New Delhi, May 21, (IBNS): The contentious Biotechnology Regulatory Authority of India (BRAI) Bill which was tabled in the budget session of the parliament by Union Science & Technology Minister Jaipal Reddy has been sent to the Standing Committee of Science and Technology, Environment and Forests for reviewing and recommendations.
The introduction of the bill saw strong opposition from Members of Parliament (MPs) from more than ten political parties and a host of civil society organisations as well as individuals including National Advisory Council members like Aruna Roy.
BRAI Bill, though listed for introduction in 2011, had been in a limbo for the last three years owing to concerns both inside and outside the Parliament about it becoming a single window clearance mechanism which will lower the bar for open releases of Genetically Modified Organisms into the environment. There is a growing scientific evidence on the negative impacts of GMOs including GM crops on human health, environment and farm livelihoods.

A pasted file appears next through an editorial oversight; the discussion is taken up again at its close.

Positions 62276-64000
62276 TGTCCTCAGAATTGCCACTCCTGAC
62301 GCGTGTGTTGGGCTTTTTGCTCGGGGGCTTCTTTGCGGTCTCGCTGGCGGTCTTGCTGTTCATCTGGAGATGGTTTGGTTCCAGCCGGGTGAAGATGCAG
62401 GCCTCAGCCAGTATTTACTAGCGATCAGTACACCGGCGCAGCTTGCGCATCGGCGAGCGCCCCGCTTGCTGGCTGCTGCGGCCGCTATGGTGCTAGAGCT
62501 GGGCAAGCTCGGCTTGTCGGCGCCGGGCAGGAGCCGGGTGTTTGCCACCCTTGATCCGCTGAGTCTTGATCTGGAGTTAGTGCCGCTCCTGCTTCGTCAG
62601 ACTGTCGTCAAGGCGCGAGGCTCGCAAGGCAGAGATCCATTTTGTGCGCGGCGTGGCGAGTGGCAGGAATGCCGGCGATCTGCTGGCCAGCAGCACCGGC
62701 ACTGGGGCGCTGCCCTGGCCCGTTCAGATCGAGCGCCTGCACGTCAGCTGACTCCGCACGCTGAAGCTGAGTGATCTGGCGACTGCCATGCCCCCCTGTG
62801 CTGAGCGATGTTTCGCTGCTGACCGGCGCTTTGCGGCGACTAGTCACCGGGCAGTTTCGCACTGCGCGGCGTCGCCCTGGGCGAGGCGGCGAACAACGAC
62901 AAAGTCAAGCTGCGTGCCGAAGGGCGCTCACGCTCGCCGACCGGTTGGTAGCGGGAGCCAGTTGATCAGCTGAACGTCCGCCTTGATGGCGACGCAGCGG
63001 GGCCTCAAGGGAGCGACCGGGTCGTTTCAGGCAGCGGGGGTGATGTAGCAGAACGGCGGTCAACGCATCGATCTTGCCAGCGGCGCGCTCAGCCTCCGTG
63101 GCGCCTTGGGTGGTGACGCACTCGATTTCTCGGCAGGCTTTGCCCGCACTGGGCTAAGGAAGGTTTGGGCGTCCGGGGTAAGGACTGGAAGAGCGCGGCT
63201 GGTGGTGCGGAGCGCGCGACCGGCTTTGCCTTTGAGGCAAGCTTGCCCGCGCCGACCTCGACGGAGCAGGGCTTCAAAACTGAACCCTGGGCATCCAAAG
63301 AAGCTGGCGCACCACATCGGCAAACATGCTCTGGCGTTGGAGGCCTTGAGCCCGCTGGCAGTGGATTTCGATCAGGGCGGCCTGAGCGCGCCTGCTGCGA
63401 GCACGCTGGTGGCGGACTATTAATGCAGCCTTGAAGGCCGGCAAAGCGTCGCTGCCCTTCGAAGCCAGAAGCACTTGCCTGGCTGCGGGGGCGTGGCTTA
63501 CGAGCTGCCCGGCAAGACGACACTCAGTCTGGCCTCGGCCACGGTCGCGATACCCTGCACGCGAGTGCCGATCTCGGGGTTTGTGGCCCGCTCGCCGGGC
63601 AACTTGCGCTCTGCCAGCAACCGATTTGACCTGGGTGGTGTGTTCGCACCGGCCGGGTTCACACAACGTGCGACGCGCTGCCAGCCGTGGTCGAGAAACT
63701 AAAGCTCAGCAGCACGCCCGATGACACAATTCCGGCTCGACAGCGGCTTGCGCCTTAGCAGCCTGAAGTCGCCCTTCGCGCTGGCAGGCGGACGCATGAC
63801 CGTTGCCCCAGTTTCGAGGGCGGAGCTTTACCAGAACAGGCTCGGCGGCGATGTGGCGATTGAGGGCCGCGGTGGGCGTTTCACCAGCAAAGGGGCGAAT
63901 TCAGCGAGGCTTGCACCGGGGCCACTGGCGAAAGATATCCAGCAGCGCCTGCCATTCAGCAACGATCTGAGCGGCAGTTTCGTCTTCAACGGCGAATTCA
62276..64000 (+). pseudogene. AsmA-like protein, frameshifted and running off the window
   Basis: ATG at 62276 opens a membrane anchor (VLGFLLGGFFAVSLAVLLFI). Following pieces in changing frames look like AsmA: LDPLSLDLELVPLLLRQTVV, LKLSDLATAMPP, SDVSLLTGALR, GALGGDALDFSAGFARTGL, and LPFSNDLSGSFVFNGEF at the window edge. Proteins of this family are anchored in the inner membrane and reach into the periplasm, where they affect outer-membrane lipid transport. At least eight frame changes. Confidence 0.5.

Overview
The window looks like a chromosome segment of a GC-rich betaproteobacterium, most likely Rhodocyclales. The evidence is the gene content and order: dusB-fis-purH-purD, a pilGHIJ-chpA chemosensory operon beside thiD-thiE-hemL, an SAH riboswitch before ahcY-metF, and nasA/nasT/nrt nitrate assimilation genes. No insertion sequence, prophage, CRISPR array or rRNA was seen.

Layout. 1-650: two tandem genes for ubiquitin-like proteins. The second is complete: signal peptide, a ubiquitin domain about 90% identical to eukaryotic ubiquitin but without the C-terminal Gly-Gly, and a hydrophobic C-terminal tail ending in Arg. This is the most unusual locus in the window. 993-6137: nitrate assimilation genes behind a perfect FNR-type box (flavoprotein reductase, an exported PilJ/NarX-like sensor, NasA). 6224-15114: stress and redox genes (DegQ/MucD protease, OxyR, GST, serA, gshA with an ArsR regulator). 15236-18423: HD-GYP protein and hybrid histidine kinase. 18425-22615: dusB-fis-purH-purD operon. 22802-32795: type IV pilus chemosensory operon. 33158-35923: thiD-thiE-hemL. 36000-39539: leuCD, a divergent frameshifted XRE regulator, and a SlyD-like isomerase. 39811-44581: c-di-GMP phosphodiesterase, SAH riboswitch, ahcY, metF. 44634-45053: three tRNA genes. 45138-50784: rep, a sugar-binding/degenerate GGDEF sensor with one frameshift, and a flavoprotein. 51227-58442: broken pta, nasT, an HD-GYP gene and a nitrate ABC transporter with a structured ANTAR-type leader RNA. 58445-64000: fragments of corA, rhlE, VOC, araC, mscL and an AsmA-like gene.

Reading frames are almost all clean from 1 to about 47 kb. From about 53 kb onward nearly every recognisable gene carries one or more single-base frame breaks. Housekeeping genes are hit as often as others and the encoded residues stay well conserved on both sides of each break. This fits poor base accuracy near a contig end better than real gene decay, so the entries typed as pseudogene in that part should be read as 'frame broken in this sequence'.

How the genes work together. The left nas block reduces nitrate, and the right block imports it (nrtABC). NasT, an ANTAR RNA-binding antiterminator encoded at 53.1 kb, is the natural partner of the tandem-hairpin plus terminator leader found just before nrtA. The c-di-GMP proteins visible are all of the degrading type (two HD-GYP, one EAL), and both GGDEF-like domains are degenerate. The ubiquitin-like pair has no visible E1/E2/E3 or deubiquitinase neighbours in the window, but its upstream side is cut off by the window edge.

Due to the controversial nature of the Bill and its flawed mandate, it was demanded by several MPs that the Bill be referred to a Joint Committee of the Houses so that a comprehensive debate on it could occur.
The Parliamentary Standing Committee on Agriculture, in their report on GM crops last year, had strongly recommended to the government to bring a regulatory system with the primary mandate to safeguard Biosafety from negative impacts of GM crops instead of such proposals like BRAI.
Greenpeace India has also urged the members of the Parliamentary standing committee on Science and Technology and Environment to uphold the interests of citizens and recommend the withdrawal of the BRAI Bill, 2013.
The Parliamentary standing committee must recommend 're-dressing' the BRAI Bill for liability. The opening lines of the Bill make mention of the international treaty it attempts to implement, i.e. the Convention on Biological Diversity (CBD) and its sub-treaty, the Cartagena Protocol on Biosafety. However it fails to acknowledge its latest and perhaps most critical sub-protocol -- the Nagoya – Kuala Lumpur Supplementary Protocol on Liability and Redress (N-KL SP), the text of which was adopted at CBD meetings at Nagoya, Japan in October 2010. The Protocol makes it mandatory for countries to enact domestic rules and procedures providing for liability and redress for damage to biological diversity resulting from transboundary movements of living modified organisms (LMOs).